Incidentally, the Bible talks of people who worship creation rather than the Creator in Romans chapter 1. This is nothing new. Actually, the people pushing this climate agenda wouldn't be pushing it at all if the solution wasn't global socialism. That's why I choose to have a Festivus of sorts, one that recognizes the value of the technology and innovation that makes this country great. I'm not the one who brainstormed this answer to Earth Day, but I am certainly on board. Happy Industrial Revolution Day and/or Romans Chapter 1 Day!
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It's probably quite easy to discern from reading this blog that I'm quite enamored of North Dakota's capitol building. I photograph it often, my little boys love to visit its halls and peer down from the observation deck windows, and of course there are the holiday adornments in its windows at various times of the year. Pretty cool, I must say...even if I'm a little bit biased.
Minnesota Republican representative Matt Dean, however, thinks otherwise. According to this article, he had plenty to say about our state's headquarters:
“Has anyone seen North Dakota’s Capitol? It’s like State Farm calling: ‘We want our building back.’ ...It's embarassing.”
Ahem. Not only is our capitol distinctive but it's also quite reserved and pragmatic in its design. It's no opulent palace or apotheosis of government overspending...and we like it fine. Besides, according to that Forum article, Minnesotans need to "repair [their capitol's] crumbling outside walls, its outdated electrical system and interior that is falling apart" ...it sounds like they are the ones who need to be embarrassed about their capitol!
Unlike Minnesota's, our capitol building is in fine shape...with current electrical (and ample backup generation) as well as free wireless internet tip-to-toe and a cafeteria with an AWESOME taco bar on Wednesdays, it seems far more habitable than its neighbor to the east.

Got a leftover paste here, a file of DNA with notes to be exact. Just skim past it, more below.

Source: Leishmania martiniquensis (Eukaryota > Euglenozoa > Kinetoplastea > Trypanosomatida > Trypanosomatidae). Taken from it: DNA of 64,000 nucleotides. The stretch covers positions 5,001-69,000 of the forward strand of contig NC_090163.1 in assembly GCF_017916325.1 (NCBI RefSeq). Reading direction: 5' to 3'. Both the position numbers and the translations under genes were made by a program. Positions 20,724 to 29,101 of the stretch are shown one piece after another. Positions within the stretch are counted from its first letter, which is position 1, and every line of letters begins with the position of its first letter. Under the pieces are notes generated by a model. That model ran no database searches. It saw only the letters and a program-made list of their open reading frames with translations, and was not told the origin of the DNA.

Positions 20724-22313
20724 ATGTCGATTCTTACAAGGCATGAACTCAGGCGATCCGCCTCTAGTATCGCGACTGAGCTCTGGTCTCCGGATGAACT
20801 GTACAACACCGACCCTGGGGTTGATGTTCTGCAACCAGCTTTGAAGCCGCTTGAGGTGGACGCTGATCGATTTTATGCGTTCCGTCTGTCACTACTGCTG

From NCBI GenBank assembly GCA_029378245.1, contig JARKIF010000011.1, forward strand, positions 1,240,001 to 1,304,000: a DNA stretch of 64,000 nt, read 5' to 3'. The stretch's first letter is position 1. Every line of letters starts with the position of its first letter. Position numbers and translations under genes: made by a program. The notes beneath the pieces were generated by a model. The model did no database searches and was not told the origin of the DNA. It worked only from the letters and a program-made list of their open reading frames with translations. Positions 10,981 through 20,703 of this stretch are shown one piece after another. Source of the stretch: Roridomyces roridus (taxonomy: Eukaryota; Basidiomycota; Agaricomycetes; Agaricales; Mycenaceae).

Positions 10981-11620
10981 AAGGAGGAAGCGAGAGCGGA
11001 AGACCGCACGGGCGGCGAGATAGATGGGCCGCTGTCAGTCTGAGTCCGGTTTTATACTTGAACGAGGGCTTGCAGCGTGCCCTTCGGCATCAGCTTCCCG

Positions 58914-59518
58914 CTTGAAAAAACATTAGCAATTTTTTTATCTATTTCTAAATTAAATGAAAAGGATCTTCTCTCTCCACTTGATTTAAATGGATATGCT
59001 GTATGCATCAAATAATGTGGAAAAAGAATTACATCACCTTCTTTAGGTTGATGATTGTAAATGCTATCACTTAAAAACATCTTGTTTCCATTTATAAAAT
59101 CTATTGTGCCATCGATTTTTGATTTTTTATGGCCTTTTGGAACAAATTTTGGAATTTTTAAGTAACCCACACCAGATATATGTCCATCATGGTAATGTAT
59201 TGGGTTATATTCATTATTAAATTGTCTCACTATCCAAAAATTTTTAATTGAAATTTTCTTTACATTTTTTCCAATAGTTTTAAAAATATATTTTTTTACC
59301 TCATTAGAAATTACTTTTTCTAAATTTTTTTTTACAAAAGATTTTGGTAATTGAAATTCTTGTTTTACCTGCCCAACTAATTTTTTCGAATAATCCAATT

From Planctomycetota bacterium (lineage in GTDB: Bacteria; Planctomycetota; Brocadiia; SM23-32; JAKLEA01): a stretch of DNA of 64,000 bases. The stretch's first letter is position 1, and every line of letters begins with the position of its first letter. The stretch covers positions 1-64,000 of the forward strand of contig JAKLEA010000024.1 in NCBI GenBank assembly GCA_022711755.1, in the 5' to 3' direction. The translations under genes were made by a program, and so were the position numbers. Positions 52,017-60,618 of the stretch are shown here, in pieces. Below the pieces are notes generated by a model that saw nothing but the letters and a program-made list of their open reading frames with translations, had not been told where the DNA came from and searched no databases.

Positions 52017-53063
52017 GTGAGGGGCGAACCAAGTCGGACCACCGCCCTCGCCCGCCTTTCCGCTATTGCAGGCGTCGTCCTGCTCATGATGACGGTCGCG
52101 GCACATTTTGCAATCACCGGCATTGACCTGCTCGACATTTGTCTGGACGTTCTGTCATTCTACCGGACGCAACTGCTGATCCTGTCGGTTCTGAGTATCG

Perhaps if Minnesota wasn't known for being the nation's biggest welfare state - with nearly forty percent of its state budget going to entitlement programs in 2009, for example - and put more money into infrastructure than they do into printing entitlement checks, they could afford to keep their state capitol building from crumbling. Until then, go ahead and take your petty pot-shots...we can take it.
By the way, which do you think Minnesota tax-n-spend legislators (including "Republican" Matt Dean") will accomplish first: repairs to their already neglected, dilapidated capitol building, or a brand new taxpayer-funded stadium for the lackluster Minnesota Vikings?
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My friend Ken and I were out bouncing my truck around the back roads and trails in search of a couple of old farmsteads to explore with our cameras. As usual, many other opportunities presented themselves along the way. Case in point: this lovely vista along a section line road just after sunrise.
There's so much color in the sky around sunrise and sunset, adding a special touch to an otherwise unremarkable scene. Everything takes on such a unique vibrance during that Golden Hour light, and it's great when that happens with something photogenic nearby...and a great friend to share the experience.